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<< Thy pomp is brought down to the grave, and the noise of thy viols: the worms are spread under thee, and the worms cover thee :
How art thou cut down to the ground, which did weaken the nations! ISAIAH.
HE whom plumed Victory placed upon her throne,
The despot lord of Europe, he is gone!
Whose power, whene'er its death-flag was unfurl'd,
Breathed out destruction o'er a trembling world:
All irresistible, it seem'd to bind,
As with a magic spell, the o'ermaster'd mind.
Cradled amid the storms of war, the child
Of anarchy fought well, and fortune smiled:
The consul would be emperor, enthroned
He play'd the tyrant; France obey'd, and groan'd.
Ambitious self-destroyer! grasping all,
'Till nations burst indignant from their thrall;
'Till the insulted master of the North
Awoke, and sent his hardy legions forth.
The mighty warrior flies, his men are lost,
Their strength avails not 'gainst a Scythian frost!
Baffled ambition scorns to feel: he eyed
Their stiffening corpses with a sullen pride,
Cursing his fallen star, that rose again
Terrific to his foes, and not in vain ;
'Till England with her lion-banner's might
Check'd the imperial eagle's second flight.
What were his feelings when an exile, far
From his once glorious theatre of war ?
Fame, conquest, empire vanishing-what left?
Life: but of all that gave him life bereft—
Unpitied, since he laughed at others' woe,
And hated, as an unrelenting foe.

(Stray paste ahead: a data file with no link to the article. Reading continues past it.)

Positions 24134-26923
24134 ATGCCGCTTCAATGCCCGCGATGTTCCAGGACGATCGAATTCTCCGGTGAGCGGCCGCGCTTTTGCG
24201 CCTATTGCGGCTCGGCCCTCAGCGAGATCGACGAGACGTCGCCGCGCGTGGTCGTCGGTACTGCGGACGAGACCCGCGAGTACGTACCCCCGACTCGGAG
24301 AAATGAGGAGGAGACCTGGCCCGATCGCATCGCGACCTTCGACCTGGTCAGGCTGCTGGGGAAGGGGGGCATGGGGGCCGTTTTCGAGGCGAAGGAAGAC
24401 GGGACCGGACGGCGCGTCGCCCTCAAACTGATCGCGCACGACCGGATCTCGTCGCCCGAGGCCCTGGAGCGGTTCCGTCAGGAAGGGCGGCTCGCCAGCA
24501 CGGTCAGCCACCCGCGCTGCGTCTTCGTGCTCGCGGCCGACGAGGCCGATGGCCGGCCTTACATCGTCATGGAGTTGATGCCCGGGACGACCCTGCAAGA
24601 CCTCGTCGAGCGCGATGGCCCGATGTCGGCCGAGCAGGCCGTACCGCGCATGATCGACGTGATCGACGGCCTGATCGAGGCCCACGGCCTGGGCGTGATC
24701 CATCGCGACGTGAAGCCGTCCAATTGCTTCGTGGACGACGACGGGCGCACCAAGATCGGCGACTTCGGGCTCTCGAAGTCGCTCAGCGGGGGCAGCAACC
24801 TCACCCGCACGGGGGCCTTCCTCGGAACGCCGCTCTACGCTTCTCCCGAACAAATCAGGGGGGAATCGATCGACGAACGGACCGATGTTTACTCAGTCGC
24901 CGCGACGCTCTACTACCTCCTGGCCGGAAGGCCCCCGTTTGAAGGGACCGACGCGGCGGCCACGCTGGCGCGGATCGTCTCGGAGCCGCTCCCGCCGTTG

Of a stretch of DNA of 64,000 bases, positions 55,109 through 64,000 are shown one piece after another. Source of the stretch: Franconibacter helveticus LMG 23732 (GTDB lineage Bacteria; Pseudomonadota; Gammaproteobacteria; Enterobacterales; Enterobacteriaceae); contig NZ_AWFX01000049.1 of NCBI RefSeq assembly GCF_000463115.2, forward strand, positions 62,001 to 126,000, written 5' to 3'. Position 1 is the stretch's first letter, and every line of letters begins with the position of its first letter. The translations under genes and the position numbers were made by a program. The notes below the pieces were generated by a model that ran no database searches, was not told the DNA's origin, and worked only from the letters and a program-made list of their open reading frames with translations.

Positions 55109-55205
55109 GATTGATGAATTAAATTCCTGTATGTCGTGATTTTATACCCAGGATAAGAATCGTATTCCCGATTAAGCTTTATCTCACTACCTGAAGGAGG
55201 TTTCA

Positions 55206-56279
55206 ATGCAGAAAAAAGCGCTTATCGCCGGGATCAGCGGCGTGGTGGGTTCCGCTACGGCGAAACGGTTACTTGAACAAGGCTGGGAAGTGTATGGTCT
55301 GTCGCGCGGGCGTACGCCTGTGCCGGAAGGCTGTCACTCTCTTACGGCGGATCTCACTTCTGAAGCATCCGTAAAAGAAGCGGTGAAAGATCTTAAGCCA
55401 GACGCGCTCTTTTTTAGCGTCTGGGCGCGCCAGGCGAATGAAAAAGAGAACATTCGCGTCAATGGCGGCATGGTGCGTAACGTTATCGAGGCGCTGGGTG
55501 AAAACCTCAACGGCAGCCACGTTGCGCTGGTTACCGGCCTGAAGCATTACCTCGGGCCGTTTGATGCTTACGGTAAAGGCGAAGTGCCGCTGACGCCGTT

With him were feasible, so vast his schemes,
Such plans as please a madman in his dreams.
As a high-crested dragon with his wings
Beats foemen down, he smote the pride of kings.
Self was his idol, self; 'twas nought to him
If thousands fell, so he might please his whim.
Was he a spirit sent to scourge mankind
For vice? to dazzle them till they were blind?
As potent as the magic shield of old *,
Withering the strength of all who dared behold.
He hated converse: his o'erweening pride
Taught him man's social pleasures to deride:
Men were his instruments, and he could have
Nothing in common with them but a grave.
As wave succeeding wave breaks on the shore,
Tyrants o'erleap their bounds and are no more.
His course was rapid, he has pass'd away,
In time's vast book a tale of yesterday;
And he who held the proudest kings in awe
Of his imperious will, to them a law,
Now lies alone in a far distant isle!
Well might philosophy at grandeur smile.
The ill Napoleon did we all well know,
Each day the good he might have done will show.
Through him Italia might again have been
Renown'd in arms as she of arts is queen;
Nor would the Austrian fox have dared by stealth
To snatch, though now he rudely takes her wealth.
*This wonderful shield belonged to Atlante, but afterwards was possessed by Ruggiero.-See ARIOSTO, Canto 2.
The cloud of selfishness will ne'er decrease
That glooms the prospect of a lasting peace, 'Till Christian kings the Christian maxim heed : God never doom'd mankind to crouch and bleed.
Like some frail exhalation which the dawn
Robes in its golden beams; ah, thou hast fled,
The brave, the gentle, and the beautiful!
The child of grace and beauty.-SHELLEY.
THY wooded hills, Firenze *, castle-crown'd,
In beautiful luxuriance rise around:
What sweetly-blended hues enchant the sight
As the sun 'gins to soften down his light!
On houses, olives, vineyards, crags, he glows,
All nature woos him as he smiles repose.
The purple-coloured Apennines appear
Like fairy-mountains painted in the air:
While o'er the fertile vale, where Arno flows,
The queen of beauty's sacred myrtle grows.
* Firenze, al cui splendore
Ogni bella cittate aspira indarno,
Inclita figlia d'Arno,
Che al Padre cingi d'ogni onore il crine, &c.